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Understanding XBRL: Why regulators introduce XBRL reporting

The redesign of business reporting patterns has been a long time coming. Regulators require companies to report huge amounts of data about their operations, products, and transactions. But the interpretation of these requirements varies from business to business. 

Consequently, the data received is inconsistent across industries. Addressing this challenge has led the players to work together to find a technological solution to this dilemma in financial services. In this article, BR-AG seeks to tackle the question of why regulators have opted for XBRL reporting standard.

What is XBRL reporting and how does it work

In brief, XBRL is a structured way of digital reporting.  More broadly, XBRL evolved directly from the Extensible Markup Language (XML) and is an open, free, international, digital business reporting standard, managed by a global non-profit consortium, XBRL International, and adopted in over 50 countries. XBRL is short for eXtensible Business Reporting Language:

  • L is for Language –  language as such XBRL is a system of communication.  In this case, communication serves to exchange financial information on businesses. As for natural languages, the human factor is fundamental for assigning meaning (semantics) to vocabulary and sentences and for structuring them according to grammatical rules (syntax). In a similar vein, humans attribute meaning by taggingstructuring, and aggregating data in the XBRL.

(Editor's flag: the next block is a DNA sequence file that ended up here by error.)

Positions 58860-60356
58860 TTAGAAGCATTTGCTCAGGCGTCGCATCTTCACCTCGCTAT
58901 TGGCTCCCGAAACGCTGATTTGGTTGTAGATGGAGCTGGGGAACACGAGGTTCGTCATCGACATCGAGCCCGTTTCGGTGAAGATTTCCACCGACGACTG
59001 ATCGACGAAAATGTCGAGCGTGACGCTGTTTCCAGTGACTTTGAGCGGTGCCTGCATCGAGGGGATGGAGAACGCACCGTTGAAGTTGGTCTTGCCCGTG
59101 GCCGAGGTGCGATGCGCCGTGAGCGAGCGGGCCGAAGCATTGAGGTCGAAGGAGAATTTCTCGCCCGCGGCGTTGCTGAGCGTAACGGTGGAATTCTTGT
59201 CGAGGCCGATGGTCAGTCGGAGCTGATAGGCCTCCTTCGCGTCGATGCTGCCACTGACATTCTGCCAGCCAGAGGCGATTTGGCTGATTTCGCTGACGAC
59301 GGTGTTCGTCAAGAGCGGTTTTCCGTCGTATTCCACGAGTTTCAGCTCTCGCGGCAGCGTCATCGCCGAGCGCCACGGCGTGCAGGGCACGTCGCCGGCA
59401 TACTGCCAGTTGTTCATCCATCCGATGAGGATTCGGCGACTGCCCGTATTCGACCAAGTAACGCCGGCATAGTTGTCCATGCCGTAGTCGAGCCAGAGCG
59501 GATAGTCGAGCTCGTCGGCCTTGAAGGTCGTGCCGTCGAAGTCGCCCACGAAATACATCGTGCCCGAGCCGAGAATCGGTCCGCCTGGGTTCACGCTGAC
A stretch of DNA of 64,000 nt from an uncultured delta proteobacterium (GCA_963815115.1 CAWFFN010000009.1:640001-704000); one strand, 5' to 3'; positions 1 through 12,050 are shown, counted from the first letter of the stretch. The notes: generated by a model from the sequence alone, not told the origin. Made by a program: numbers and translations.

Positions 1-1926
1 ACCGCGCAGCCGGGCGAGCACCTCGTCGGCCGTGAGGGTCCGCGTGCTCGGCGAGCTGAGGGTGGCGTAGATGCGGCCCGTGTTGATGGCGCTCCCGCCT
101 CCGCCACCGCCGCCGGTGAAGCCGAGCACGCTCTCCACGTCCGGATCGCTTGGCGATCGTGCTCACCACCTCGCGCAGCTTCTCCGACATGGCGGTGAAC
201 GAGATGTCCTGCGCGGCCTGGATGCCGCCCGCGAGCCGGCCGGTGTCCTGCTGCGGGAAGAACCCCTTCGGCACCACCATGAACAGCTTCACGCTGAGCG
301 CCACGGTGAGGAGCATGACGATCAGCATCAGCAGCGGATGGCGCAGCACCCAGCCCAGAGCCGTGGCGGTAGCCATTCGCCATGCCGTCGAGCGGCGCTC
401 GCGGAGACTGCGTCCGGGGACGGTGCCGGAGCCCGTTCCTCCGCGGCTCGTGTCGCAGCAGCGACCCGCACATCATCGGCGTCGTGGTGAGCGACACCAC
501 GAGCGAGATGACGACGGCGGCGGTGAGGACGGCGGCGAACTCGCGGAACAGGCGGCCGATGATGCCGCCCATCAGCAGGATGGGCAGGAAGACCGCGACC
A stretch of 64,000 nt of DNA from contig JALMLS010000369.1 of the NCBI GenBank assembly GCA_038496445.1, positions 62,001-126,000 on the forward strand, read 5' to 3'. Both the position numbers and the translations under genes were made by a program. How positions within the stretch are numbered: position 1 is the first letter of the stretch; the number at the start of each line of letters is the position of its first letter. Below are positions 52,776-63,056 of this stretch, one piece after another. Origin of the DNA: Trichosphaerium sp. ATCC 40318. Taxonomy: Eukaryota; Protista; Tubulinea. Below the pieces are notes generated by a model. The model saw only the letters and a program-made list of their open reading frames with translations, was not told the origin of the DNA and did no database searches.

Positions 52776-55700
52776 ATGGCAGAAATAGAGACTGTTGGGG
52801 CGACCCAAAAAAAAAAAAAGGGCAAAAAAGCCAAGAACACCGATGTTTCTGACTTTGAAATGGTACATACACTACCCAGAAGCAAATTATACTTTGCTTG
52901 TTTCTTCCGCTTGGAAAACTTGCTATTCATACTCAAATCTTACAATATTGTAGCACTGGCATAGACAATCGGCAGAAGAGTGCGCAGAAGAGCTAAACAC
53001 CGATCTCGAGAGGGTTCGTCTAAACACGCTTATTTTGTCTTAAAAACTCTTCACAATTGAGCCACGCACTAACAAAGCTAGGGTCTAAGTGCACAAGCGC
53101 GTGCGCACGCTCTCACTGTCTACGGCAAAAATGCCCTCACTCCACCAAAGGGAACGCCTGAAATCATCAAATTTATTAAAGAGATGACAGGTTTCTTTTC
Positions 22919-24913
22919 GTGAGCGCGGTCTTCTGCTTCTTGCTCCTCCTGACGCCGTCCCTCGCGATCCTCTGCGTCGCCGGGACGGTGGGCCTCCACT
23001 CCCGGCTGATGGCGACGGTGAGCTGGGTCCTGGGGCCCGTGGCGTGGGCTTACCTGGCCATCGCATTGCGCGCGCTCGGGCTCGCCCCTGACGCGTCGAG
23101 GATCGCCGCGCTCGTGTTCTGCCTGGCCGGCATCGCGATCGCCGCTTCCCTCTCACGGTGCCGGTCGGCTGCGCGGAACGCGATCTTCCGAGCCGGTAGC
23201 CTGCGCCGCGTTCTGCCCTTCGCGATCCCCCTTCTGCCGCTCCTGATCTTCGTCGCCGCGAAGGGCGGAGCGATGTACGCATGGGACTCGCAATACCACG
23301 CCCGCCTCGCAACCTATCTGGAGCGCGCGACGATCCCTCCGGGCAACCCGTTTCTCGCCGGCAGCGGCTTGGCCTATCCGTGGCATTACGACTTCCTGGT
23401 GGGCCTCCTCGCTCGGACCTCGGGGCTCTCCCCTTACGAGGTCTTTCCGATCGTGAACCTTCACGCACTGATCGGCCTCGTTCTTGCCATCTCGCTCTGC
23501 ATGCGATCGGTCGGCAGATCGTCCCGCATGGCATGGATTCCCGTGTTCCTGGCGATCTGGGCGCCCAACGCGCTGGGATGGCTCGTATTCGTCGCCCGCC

• R stands for reporting – the aim is for XBRL reporting to be informative. This means that data can be exchanged, analysed, and understood to ensure sustainable decision-making. 
  • B means business – XBRL comes with several properties, attributes, and relationship types embedded within, crucial for the exchange of business-related data.   
  • X explains the key topic around the core functionality of XBRL – the eXtensibility which reads the ability to extend. That is, tailoring the language to meet business needs. This ability is understood two-dimensionally. On the one hand, it involves extending the architecture of the language – syntax (structure) and semantics (meaning) – and adding more relationships between reported elements. On the other hand, it implies a flexible framework through which businesses can customise and extend existing taxonomies by defining new tags, or by creating their own taxonomies, to better fit their reporting purposes.

If two systems are to communicate with each other, they need an interface of some sort. And different systems and data formats require matching interfaces. This is where XBRL reporting steps in. It defines a taxonomy of concepts and relationships between them that can be used by various systems to understand what metadata is and what data will be exchanged.  

Data is then structured in a single format based on this taxonomy. This process is governed by the XBRL specifications, which define how taxonomies are built, as well as how an instance document (report with facts) is structured. In addition, the filling rules provide even more guidance on how to design reports and extension taxonomies.